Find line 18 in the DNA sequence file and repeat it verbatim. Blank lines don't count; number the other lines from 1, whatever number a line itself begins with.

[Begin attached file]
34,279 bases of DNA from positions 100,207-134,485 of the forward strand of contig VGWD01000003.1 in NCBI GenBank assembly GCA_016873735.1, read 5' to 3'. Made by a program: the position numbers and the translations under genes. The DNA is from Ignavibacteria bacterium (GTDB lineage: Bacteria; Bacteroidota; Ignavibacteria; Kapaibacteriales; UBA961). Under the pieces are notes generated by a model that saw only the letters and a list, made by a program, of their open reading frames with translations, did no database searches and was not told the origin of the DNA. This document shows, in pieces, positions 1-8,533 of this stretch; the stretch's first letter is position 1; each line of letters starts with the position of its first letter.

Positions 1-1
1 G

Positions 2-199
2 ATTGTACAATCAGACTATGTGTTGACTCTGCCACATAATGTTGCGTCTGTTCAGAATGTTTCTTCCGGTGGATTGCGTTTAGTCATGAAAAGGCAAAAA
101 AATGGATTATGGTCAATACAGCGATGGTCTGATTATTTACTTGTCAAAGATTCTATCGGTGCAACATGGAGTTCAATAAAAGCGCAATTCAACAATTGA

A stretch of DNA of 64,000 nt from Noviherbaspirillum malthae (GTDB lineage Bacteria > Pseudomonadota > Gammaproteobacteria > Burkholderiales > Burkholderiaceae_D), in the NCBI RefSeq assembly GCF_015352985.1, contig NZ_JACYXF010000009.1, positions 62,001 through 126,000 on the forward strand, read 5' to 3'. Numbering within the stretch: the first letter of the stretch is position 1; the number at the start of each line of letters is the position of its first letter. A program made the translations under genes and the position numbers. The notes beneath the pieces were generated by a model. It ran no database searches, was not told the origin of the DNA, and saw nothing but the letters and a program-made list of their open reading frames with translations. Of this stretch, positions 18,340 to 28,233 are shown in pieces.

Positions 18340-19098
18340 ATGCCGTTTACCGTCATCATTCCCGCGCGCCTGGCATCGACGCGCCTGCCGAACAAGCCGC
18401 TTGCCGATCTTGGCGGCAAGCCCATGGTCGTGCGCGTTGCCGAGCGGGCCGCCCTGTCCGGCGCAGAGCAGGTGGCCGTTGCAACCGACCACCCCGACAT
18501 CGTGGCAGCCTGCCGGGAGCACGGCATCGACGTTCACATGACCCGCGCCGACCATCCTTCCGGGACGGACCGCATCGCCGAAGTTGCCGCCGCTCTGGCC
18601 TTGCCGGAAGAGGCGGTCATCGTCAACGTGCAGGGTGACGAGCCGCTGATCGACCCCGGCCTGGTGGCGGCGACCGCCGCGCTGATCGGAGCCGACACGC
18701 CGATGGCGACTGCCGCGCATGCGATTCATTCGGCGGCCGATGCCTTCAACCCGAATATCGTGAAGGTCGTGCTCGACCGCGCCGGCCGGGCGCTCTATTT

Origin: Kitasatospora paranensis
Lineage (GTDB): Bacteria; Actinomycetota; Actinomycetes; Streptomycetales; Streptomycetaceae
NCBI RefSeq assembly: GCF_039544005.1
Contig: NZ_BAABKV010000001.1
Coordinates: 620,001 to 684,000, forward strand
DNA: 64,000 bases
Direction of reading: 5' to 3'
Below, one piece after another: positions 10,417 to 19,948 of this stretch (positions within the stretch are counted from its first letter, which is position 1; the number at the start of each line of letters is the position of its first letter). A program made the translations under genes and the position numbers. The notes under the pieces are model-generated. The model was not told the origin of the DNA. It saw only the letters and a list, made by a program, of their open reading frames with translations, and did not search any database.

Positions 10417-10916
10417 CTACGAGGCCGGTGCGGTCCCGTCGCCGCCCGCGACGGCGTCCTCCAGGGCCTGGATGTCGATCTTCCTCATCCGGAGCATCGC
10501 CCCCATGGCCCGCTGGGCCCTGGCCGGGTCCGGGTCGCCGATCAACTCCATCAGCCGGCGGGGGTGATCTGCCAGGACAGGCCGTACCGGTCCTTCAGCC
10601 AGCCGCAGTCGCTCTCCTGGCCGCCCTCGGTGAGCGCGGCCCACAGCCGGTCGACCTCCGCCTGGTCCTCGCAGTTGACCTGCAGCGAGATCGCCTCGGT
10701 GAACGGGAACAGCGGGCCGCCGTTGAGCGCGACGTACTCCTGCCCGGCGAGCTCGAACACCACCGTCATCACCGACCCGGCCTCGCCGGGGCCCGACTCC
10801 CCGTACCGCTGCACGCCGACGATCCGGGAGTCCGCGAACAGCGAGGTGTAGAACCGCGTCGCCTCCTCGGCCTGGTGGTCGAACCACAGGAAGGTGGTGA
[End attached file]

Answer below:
Coordinates: 620,001 to 684,000, forward strand